TARGET costing, PROTOTYPES, PRODUCT design, RAPID prototyping, and SUPPLIERS
Prototyping allows firms to evaluate the technical feasibility of alternative product designs and to better estimate their costs. We study a collaborative prototyping scenario in which a manufacturer involves a supplier in the prototyping process by letting the supplier make detailed design choices for critical components and provide prototypes for testing. While the supplier can obtain private information about the costs, the manufacturer uses target costing to gain control over the design choice. We show that involving the supplier in the prototyping process has an important influence on the manufacturer's optimal decisions. The collaboration results in information asymmetry, which makes parallel prototyping less attractive and potentially reverses the optimal testing sequence under sequential prototyping: It may be optimal to test designs in increasing order of attractiveness to avoid that the supplier does not release technically and economically feasible prototypes for strategic reasons. We also find that the classical target costing approaches (cost‐ and market‐based) need to be adjusted in the presence of alternative designs: Due to the strategic behavior of suppliers, it is not always optimal to provide identical target costs for designs with similar cost and performance estimates, nor to provide different target costs for dissimilar designs. Furthermore, the timing is important: While committing upfront to carefully chosen target costs reduces the supplier's strategic behavior, in some circumstances, the manufacturer can take advantage of this behavior by remaining flexible and specifying the second prototype's target costs later. [ABSTRACT FROM AUTHOR]
This paper presents a discrete-time neural inverse optimal control for induction motors, which is implemented on a rapid control prototyping (RCP) system using a C2000 Microcontroller-Simulink platform. Such controller addresses the solution of three issues: system identification, trajectory tracking, and state estimation, which are solved independently. The neural controller is based on a recurrent high order neural network (RHONN), which is trained with an extended Kalman filter. The RHONN is an identifier to obtain an accurate motor model, which is robust to external disturbances and parameter variations. The inverse optimal controller is used to force the system to track a desired trajectory and to reject undesired disturbances. Moreover, the controller is based on a neural model and does not need the a-priori knowledge of motor parameters. A supertwisting observer is implemented to estimate the rotor magnetic fluxes. The hub of the RCP system is a TMS320f28069M MCU, which is an embedded combination of a 32-bit C28x DSP core and a real-time control accelerator. This Microcontroller is fully programmable from the Simulink environment. Simulation and experimental results illustrate the performance of the proposed controller and the RCP system, and a comparison with a control algorithm without the neural identifier is also included. [ABSTRACT FROM AUTHOR]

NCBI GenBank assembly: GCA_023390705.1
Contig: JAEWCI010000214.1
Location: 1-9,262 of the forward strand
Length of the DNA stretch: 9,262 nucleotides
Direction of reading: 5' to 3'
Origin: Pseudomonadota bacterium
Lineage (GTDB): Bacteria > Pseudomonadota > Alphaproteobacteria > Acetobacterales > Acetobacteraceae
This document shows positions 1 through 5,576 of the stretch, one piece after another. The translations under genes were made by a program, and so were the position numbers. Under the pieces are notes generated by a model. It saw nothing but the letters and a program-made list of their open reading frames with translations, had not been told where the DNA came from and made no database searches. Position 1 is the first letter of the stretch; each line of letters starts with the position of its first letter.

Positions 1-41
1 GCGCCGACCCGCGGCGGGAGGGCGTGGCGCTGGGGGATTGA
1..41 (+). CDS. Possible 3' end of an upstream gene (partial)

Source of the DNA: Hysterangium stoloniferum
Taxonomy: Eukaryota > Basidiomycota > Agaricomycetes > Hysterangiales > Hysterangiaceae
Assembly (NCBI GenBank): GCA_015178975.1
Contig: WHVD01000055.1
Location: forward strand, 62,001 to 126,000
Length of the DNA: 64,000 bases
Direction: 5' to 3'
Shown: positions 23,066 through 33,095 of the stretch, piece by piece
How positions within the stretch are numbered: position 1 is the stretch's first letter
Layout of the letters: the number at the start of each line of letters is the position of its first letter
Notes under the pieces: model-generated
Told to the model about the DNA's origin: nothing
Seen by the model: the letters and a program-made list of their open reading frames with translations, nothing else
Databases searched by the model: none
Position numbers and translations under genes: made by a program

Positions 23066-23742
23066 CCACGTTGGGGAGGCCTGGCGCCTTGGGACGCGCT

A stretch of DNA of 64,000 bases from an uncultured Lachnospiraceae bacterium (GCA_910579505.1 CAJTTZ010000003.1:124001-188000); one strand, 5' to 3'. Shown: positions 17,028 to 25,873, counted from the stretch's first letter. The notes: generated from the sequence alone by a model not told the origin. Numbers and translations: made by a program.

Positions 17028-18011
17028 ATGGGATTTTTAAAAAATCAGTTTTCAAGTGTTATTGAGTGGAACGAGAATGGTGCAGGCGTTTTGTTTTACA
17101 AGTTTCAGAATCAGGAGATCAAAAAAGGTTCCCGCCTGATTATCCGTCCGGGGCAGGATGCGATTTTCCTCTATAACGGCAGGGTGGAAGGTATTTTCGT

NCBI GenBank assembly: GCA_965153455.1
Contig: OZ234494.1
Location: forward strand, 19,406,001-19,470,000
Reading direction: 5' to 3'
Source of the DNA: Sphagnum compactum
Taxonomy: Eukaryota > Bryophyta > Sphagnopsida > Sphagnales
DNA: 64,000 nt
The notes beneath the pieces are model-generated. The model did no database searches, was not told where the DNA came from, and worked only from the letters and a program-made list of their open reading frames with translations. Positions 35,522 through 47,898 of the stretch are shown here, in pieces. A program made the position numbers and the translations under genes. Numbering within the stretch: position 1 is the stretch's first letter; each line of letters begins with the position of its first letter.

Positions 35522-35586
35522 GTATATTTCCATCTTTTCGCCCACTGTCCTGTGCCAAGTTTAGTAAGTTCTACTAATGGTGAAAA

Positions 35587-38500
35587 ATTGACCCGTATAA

RAPID prototyping, SEARCH algorithms, DIELECTRIC-loaded antennas, THREE-dimensional printing, and PERMITTIVITY
A prototyping method for dielectrically loaded antennas is presented. Dielectric loading has been used with horn antennas, feeds, and lenses. Dielectrics have also been used for coating antennas submerged in water and biological matter and have led to improvements in bandwidth and efficiency as well as antenna miniaturisation. The authors present a new technique to produce variable dielectrics with permittivity from 6 to 28 using two commonly available powders, titanium dioxide (used in foods) and magnesium silicate (used in talcum powder). An example spherical helical ball antenna is used to demonstrate the process. In this antenna, the mixed powders were encased in a 3D printed shell that achieved a reduction in diameter of the spherical antenna by a factor of 1.85. The technique aids rapid prototyping and optimisation using search algorithms. [ABSTRACT FROM AUTHOR]